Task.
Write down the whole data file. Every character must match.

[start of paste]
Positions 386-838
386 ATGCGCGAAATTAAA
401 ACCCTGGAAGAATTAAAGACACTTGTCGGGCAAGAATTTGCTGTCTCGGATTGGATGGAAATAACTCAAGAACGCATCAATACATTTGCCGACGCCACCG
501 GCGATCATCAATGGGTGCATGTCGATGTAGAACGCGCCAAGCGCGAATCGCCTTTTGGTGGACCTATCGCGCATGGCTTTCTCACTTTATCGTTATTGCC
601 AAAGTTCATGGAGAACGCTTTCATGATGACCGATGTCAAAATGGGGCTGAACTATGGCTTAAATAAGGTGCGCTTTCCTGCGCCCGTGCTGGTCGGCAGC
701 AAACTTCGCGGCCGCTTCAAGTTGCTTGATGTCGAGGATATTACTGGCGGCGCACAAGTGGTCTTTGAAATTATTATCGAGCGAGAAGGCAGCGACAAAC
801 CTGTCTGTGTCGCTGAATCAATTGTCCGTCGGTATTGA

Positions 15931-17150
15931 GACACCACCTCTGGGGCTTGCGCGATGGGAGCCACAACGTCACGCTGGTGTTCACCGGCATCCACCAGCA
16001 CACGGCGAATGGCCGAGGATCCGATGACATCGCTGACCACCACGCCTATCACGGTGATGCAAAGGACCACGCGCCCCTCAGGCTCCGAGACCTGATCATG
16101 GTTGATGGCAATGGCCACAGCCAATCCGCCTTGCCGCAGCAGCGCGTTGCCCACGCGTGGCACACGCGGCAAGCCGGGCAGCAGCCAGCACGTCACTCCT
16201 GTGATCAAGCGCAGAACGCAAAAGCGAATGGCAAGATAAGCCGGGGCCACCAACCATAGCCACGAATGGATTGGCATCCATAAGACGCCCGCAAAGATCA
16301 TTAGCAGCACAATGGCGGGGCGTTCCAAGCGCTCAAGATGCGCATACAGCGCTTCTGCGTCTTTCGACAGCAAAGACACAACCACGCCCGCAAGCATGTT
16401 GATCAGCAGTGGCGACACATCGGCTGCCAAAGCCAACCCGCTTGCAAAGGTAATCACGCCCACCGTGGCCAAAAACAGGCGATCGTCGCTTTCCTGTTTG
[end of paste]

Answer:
Positions 386-838
386 ATGCGCGAAATTAAA
401 ACCCTGGAAGAATTAAAGACACTTGTCGGGCAAGAATTTGCTGTCTCGGATTGGATGGAAATAACTCAAGAACGCATCAATACATTTGCCGACGCCACCG
501 GCGATCATCAATGGGTGCATGTCGATGTAGAACGCGCCAAGCGCGAATCGCCTTTTGGTGGACCTATCGCGCATGGCTTTCTCACTTTATCGTTATTGCC
601 AAAGTTCATGGAGAACGCTTTCATGATGACCGATGTCAAAATGGGGCTGAACTATGGCTTAAATAAGGTGCGCTTTCCTGCGCCCGTGCTGGTCGGCAGC
701 AAACTTCGCGGCCGCTTCAAGTTGCTTGATGTCGAGGATATTACTGGCGGCGCACAAGTGGTCTTTGAAATTATTATCGAGCGAGAAGGCAGCGACAAAC
801 CTGTCTGTGTCGCTGAATCAATTGTCCGTCGGTATTGA

Positions 15931-17150
15931 GACACCACCTCTGGGGCTTGCGCGATGGGAGCCACAACGTCACGCTGGTGTTCACCGGCATCCACCAGCA
16001 CACGGCGAATGGCCGAGGATCCGATGACATCGCTGACCACCACGCCTATCACGGTGATGCAAAGGACCACGCGCCCCTCAGGCTCCGAGACCTGATCATG
16101 GTTGATGGCAATGGCCACAGCCAATCCGCCTTGCCGCAGCAGCGCGTTGCCCACGCGTGGCACACGCGGCAAGCCGGGCAGCAGCCAGCACGTCACTCCT
16201 GTGATCAAGCGCAGAACGCAAAAGCGAATGGCAAGATAAGCCGGGGCCACCAACCATAGCCACGAATGGATTGGCATCCATAAGACGCCCGCAAAGATCA
16301 TTAGCAGCACAATGGCGGGGCGTTCCAAGCGCTCAAGATGCGCATACAGCGCTTCTGCGTCTTTCGACAGCAAAGACACAACCACGCCCGCAAGCATGTT
16401 GATCAGCAGTGGCGACACATCGGCTGCCAAAGCCAACCCGCTTGCAAAGGTAATCACGCCCACCGTGGCCAAAAACAGGCGATCGTCGCTTTCCTGTTTG